books

Loretta Chase

Books

Captives of the Night (1994), Lord of Scoundrels (1994)

Your Scandalous Ways (2008), Dukes Prefer Blondes (2016)


Captives of the Night (1994)

Set in Paris and London in 1828

Leila Beaumont is married to an completely debauched scoundrel. After she realized just how bad he was, she refused him her bed and concentrated on her painting.

Comte d’Esmond (born Ismal) is a covert agent for the British crown–sent to look at Francis Beaumont for rumors of his involvement in blackmail and other sordid events that present a danger to England.

When Francis is found dead, and it looks like murder, Ismal is asked to look into the death.

“…you left immediately after.”

“I felt this would be wisest, in the circumstances,” Ismal said. “All the men at the inquest, except for her respectable solicitor, were either elderly or plain. I was the only one of her admirers there. I wanted the jury to attend to the proceedings—not to speculate whether I was her lover.

There was a good deal of banter between Leila and Ismal, and it was amusing.

“(Y)ou apologize so sweetly that I cannot resist. I forgive you, Madame.”

“You relieve my mind. And I, of course, forgive you.”

“I have not apologized.”

She waved her hand dismissively. “I forgive you for that, too.”

That scene is during a time when Leila has decided to take revenge upon Ismal–by being what he claimed he wanted: a polite and bidable partner in looking into the murder. He was sadly mistaken about what he wanted.

One of my favorite characters appears more than midway through the story–Lady Brentmor.

“This is just the sort of thing where a man’s bound to do harm for all he means to do good. You leave her beaux to me, my lad, and you tend to her business affairs.”

“I beg you will not give Andrew the notion that I’m collecting beaux, Lady Brentmor.”

“I don’t need to give him notions. He gets ’em all by himself.”

But the best part of the book was the mystery–who killed Francis and why. Along with that, the more we learn about Leila’s father and husband, the more sympathy we develop for the men who killed them. (Francis really is awful, but not in a rubbing-ones-hands-together manner, but rather in the manner of a selfish, self-absorbed hedonist who care only about looking after himself.)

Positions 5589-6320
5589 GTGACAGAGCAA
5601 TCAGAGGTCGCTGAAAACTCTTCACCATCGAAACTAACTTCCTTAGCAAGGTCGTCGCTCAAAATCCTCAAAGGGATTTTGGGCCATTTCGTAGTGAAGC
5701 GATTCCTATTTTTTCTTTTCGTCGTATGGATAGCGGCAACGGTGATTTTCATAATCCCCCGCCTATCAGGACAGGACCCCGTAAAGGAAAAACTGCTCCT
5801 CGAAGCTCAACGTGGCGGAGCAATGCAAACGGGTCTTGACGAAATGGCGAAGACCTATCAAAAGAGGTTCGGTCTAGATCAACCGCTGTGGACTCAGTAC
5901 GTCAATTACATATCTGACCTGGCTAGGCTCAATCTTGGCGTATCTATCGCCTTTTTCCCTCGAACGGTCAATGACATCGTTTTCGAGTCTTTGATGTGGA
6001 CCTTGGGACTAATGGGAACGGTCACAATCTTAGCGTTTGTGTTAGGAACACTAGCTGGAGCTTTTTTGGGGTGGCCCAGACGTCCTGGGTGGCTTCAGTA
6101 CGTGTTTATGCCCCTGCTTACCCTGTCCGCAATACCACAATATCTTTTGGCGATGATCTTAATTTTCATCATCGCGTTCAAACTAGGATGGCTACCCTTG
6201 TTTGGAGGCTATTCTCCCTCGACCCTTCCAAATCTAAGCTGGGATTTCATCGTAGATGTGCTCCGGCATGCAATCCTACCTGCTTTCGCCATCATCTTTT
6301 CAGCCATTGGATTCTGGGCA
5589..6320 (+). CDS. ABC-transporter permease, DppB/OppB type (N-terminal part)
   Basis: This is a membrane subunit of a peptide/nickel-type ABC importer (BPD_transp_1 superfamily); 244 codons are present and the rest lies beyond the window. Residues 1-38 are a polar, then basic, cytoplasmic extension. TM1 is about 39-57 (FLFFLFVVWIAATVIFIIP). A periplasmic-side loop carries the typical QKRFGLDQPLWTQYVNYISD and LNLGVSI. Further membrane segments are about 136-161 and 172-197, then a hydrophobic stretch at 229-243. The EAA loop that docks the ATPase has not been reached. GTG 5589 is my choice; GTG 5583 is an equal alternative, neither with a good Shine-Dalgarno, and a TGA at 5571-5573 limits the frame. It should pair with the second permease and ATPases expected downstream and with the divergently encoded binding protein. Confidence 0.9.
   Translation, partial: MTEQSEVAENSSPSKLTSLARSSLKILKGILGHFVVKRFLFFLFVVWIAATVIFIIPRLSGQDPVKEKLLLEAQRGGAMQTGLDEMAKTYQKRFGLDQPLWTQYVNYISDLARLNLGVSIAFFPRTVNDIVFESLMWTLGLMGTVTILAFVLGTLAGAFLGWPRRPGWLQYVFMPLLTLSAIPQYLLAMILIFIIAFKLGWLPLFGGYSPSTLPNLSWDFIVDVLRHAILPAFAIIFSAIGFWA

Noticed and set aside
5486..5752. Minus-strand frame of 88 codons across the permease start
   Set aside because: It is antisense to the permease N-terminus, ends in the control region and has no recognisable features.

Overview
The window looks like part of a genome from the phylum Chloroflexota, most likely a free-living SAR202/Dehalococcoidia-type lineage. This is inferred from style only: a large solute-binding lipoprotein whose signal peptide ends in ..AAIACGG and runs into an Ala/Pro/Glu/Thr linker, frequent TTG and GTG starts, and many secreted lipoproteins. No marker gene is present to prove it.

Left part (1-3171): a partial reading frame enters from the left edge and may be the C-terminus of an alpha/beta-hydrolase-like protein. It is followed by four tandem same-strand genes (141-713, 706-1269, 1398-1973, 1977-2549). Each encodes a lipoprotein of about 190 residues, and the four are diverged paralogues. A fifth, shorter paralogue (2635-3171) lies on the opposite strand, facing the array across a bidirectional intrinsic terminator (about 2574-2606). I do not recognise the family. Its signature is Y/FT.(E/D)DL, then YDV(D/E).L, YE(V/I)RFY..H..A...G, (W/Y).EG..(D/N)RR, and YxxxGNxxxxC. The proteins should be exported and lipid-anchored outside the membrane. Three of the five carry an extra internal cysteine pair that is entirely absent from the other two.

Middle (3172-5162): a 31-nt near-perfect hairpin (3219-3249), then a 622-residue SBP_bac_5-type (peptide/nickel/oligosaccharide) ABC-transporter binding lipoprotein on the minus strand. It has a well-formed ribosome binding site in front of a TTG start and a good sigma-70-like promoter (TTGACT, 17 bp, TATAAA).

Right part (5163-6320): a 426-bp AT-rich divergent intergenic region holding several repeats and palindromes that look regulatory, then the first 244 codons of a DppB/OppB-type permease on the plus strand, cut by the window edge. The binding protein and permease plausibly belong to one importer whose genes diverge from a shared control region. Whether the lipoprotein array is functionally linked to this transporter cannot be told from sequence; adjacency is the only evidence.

It was a fun and enjoyable story.

Publisher: NYLA
Rating: 7.5/10

Lord of Scoundrels (1994) 

Set in France and England in 1828.

The book opens in 1793 with the marriage of the Marquess of Dain to Lucia Usignuolo, a wealthy Florentine aristocrat. The marriage is a disaster, and the result of that union is disdained by his father, and left basically alone after his mother leaves. It is this background that allows you to tolerate Sebastian’s behavior over the course of the book.

Lord Dain did not look up when the shop bell tinkled. He did not care who the new customer might be, and Champtois, purveyor of antiques and artistic curiosities, could not possibly care, because the most important customer in Paris had already entered his shop. Being the most important, Dain expected and received the shopkeeper’s exclusive attention. Champtois not only did not glance toward the door, but gave no sign of seeing, hearing, or thinking anything unrelated to the Marquess of Dain.

Jessica Trent has received a frantic message from Paris that her brother has fallen in with Sebastian Ballister, the notorious Marquess of Dai, and is quickly falling to ruin. So she and her grandmother hurry to Paris to try and remove her brother from Dain’s clutches.

He tugged at his cravat. “Ain’t in difficulties.”

“Oh, then I must be the one. According to your man of business, paying your present debts will leave me with precisely forty-seven pounds, six shillings, threepence for the remainder of the year. Which means I must either move in with aunts and uncles again or work. I spent ten years as unpaid nanny to their brats. I do not intend to spend another ten seconds. That leaves work.”

Dain is a complete scoundrel who cares about nothing except his pleasures. He believes himself to be a monster and so behaves so that society believes the same. That opening prologue, however, made me wonder whether he might, in fact, be salvageable.

Jessica is an utter delight. She is completely unwilling to take Dain’s crap, and continually puts him in his place. She is also the grandchild of a woman who has been quite open with her about men, scoundrels, and what happens between men and women. She also encourages Jessica’s independence and desire to stand up for herself.

“It would be far more profitable to pry Dain loose for yourself,” said her grandmother. “He is very wealthy, his lineage is excellent, he is young, strong, and healthy, and you feel a powerful attraction.”

“He isn’t husband material.”

“What I have described is perfect husband material,” said her grandmother.

All of which makes for delightful dialog between Dain and Jessica.

“Ah, you are familiar with my reputation, are you, Miss Trent?” Dain enquired.

“Oh, yes. You are the wickedest man who ever lived. And you eat small children for breakfast, their nannies tell them, if they are naughty.”

“But you are not in the least alarmed.”